Turkey is represented in the Accession Conference by its Chief Negotiator. In Brussels, daily contacts and representation are ensured by Turkey's Permanent Mission to the EU headed by its Ambassador.
The European Commission as the "Guardian of the Treaties" provides technical support and acts as a facilitator in the negotiation process. Within the Commission, the work is coordinated by the Directorate General for Enlargement.
The European Parliament is kept informed of progress in the negotiations and must give its assent to the resulting accession treaty.
Public opinion is another important player. In some countries, the final approval of the Accession Treaty may depend on the result of a referendum. Whether it does or not, general public opinion is a major political factor to be considered. In order to enhance the mutual knowledge about each other and to debate real or perceived issues and problems, the Commission has launched a Civil Society Dialogue programme to reinforce the dialogue between civil society in the EU and in candidate countries.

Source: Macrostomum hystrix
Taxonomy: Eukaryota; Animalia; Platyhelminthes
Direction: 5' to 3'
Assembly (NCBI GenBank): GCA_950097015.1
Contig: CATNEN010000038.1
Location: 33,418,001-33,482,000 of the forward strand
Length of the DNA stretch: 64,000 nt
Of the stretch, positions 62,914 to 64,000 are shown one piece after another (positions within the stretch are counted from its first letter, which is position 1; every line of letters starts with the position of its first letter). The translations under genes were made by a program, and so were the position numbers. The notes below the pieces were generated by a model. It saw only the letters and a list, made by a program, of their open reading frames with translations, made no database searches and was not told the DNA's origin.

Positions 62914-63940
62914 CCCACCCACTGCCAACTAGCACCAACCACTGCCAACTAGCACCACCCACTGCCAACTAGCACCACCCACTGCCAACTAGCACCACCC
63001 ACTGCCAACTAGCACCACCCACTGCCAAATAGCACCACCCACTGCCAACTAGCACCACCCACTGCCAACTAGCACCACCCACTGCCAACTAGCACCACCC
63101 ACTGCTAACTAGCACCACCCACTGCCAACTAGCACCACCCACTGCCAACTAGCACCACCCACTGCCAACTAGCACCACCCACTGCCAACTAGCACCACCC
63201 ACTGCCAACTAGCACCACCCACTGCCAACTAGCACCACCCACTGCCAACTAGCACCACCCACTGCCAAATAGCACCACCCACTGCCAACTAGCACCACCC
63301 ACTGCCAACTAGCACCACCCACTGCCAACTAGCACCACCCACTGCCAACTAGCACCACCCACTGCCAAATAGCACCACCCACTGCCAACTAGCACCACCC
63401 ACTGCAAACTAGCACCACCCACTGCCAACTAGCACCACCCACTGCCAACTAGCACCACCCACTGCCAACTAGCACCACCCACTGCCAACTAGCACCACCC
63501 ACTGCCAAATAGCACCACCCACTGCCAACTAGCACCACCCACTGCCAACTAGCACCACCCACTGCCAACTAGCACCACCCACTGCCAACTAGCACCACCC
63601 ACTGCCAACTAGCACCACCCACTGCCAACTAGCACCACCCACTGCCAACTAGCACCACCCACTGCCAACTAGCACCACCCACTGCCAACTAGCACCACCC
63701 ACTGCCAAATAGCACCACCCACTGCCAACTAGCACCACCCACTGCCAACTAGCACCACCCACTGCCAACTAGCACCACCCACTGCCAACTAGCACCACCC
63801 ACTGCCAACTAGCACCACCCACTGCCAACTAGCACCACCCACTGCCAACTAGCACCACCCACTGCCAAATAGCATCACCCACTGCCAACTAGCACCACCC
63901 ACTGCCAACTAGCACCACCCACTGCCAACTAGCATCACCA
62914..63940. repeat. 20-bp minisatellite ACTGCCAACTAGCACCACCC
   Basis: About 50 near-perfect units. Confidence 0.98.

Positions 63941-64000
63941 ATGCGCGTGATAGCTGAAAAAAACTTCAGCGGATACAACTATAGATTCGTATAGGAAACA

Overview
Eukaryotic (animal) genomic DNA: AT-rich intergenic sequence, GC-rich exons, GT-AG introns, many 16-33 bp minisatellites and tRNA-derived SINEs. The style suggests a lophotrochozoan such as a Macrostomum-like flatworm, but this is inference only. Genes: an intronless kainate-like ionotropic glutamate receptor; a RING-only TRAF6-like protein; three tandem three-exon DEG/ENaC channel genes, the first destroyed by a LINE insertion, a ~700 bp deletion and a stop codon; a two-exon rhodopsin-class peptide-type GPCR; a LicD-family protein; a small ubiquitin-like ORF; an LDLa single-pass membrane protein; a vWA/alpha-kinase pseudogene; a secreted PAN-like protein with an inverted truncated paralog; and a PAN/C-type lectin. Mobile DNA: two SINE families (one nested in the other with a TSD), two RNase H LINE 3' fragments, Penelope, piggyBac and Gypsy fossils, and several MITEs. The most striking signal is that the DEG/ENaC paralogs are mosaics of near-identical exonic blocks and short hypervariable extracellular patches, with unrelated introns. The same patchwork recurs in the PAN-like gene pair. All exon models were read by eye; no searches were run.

The 130,000 pages, which make up the European Union Acquis is grouped in 35 chapters, and it is constantly evolving as new rules and regulations are incorporated.
In terms of content the acquis includes:
- the content, principles and political objectives of the Treaties on which the Union is founded;
- legislation and decisions adopted pursuant to the Treaties, and the case law of the Court of Justice;